Parashat D'varim

Attributes of a Leader

Moses shares his views on leadership.

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What if a potential judge has just one of these attributes? He should be chosen, only if he possesses the quality of hayyil-- valor, strength, or capability. Another verse in the Bible also cites the quality of hayyil as constituting the core value of a woman of valor, adding, "who can find her?" (Proverbs 31:10) It is significant that this particular Biblical verse is chosen, given that in traditional Jewish law, women may not serve as judges.

Returning to the issue of leader as rebuker, the midrash inserts a line that does not actually appear in the Biblical text. God is imagined as saying, "Moses, you have rebuked the people. They have accepted the rebuke meekly, now bless them." (Deuteronomy Rabbah 1:9)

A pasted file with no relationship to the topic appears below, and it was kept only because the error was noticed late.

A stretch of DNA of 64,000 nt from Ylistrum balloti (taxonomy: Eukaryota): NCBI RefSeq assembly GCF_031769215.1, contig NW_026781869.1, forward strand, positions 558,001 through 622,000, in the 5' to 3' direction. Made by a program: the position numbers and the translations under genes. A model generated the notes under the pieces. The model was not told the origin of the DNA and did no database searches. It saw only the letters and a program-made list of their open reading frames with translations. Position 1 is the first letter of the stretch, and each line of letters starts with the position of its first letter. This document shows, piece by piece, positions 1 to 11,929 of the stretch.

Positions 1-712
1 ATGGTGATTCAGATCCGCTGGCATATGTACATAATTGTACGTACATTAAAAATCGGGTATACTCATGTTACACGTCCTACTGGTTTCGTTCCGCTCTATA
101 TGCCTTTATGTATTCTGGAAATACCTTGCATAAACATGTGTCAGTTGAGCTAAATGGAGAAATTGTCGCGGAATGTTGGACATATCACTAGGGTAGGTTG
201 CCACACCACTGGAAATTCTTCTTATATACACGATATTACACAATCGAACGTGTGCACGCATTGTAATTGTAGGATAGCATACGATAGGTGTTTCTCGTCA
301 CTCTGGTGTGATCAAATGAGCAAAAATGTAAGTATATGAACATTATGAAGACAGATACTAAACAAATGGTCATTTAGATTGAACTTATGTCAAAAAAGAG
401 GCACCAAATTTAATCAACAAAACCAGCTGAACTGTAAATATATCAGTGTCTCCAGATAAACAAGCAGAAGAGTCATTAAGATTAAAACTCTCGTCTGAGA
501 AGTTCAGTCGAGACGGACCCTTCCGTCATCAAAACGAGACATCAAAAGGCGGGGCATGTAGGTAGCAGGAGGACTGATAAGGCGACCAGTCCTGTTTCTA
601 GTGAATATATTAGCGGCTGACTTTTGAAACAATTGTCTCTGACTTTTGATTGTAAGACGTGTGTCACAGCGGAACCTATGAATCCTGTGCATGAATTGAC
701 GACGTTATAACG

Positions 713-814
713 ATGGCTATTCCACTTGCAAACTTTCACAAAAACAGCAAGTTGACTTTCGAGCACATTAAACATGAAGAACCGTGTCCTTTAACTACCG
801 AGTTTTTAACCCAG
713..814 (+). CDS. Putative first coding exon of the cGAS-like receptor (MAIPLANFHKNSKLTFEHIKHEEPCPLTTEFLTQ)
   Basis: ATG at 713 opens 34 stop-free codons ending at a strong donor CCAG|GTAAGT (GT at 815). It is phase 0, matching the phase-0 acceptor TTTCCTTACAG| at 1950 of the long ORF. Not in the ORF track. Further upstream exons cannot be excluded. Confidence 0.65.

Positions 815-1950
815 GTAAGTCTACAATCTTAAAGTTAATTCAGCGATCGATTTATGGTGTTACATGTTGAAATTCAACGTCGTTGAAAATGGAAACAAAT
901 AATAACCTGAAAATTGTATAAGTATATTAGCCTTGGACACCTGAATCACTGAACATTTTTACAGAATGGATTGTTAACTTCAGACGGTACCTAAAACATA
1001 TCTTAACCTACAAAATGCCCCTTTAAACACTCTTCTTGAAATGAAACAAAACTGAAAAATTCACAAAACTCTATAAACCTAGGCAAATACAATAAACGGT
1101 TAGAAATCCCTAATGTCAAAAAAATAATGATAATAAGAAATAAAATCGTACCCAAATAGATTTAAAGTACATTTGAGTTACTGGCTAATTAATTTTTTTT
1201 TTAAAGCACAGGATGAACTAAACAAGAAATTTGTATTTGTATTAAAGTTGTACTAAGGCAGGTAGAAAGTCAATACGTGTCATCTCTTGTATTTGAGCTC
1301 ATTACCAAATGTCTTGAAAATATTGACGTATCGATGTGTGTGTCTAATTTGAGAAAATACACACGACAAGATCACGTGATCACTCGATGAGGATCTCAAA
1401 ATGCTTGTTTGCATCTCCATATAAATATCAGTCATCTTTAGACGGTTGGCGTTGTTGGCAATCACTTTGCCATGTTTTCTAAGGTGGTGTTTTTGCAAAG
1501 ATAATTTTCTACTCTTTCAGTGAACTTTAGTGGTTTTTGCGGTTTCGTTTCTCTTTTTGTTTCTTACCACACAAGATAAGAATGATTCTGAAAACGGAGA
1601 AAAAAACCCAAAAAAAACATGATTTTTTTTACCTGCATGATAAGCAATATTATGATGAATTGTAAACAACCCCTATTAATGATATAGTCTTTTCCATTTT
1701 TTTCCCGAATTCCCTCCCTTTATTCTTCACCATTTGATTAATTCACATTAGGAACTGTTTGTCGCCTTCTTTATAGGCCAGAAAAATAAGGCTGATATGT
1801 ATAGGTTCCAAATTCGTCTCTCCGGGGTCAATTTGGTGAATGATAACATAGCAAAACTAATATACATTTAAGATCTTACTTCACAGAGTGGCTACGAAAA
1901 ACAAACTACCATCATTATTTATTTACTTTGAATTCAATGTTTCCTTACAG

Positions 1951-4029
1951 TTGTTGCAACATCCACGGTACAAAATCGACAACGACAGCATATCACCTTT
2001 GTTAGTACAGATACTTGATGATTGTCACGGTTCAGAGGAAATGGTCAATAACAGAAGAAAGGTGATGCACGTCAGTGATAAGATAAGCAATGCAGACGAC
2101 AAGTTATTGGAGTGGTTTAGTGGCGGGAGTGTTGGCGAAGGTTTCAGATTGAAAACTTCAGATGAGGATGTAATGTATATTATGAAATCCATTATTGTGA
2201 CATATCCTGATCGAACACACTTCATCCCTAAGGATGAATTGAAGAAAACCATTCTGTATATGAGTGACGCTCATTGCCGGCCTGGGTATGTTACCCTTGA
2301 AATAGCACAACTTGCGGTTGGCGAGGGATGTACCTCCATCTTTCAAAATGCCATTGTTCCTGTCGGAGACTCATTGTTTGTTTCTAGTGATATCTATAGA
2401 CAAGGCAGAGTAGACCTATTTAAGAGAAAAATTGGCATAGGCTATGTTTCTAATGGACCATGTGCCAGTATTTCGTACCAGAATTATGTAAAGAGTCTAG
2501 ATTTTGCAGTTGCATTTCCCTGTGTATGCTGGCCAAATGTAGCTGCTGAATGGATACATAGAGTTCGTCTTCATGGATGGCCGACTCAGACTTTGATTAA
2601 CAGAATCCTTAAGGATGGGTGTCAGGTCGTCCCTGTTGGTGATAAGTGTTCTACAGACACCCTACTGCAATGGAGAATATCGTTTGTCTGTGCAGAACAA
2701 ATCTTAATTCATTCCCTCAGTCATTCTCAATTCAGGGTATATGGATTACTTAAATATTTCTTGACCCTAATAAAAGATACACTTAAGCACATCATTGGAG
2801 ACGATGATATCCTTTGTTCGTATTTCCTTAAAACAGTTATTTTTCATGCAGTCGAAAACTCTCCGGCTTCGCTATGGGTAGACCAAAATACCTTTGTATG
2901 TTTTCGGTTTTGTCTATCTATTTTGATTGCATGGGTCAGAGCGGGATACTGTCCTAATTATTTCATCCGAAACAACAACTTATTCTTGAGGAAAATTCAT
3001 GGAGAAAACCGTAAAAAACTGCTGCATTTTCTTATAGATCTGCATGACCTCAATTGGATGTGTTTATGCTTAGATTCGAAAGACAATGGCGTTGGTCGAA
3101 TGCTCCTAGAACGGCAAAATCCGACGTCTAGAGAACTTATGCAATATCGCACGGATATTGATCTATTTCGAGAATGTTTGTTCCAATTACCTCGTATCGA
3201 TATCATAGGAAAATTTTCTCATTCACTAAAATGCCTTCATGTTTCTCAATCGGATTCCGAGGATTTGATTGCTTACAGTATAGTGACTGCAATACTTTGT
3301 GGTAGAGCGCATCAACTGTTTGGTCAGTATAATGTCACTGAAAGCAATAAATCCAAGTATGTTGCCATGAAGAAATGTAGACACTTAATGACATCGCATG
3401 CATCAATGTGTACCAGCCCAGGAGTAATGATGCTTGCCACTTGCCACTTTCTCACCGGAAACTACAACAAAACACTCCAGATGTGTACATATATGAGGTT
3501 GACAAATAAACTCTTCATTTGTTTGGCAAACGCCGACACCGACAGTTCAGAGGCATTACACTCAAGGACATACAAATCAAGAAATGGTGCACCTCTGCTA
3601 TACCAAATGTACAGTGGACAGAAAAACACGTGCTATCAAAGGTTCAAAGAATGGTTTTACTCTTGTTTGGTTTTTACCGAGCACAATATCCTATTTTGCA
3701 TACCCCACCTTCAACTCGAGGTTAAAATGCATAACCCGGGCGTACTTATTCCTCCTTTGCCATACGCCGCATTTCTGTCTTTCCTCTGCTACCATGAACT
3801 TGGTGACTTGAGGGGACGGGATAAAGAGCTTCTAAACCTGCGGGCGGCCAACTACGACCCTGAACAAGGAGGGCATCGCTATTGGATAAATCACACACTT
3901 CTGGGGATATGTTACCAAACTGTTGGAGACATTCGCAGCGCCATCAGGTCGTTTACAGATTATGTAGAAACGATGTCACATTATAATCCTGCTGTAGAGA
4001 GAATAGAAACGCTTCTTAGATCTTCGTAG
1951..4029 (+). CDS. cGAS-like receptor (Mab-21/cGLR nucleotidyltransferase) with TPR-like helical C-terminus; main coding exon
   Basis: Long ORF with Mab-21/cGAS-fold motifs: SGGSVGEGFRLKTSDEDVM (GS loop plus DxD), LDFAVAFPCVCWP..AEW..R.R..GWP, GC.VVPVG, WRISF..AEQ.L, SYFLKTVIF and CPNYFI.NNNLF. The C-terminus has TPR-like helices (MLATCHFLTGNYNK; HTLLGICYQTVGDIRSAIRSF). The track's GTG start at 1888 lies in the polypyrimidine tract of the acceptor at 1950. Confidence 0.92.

It is relevant to assess leadership in the Jewish community today in view of these midrashic descriptions of ideal leadership inspired by Moses' farewell speech. Most people would agree that communal leaders should do no harm and should be capable. Yet what about promoting a model of shared leadership? In a variety of Jewish institutions, this model is not yet in place. As for the quality of knowing both how to rebuke as well as how to bless people, that skill, in most cases, needs further cultivation.

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Lewis Warshauer teaches topics in Judaism to adult study groups in a variety of venues. Among his interests are family dynamics in the Bible and art as interpretation of Jewish texts. He was ordained at Jewish Theological Seminary and is based in New York.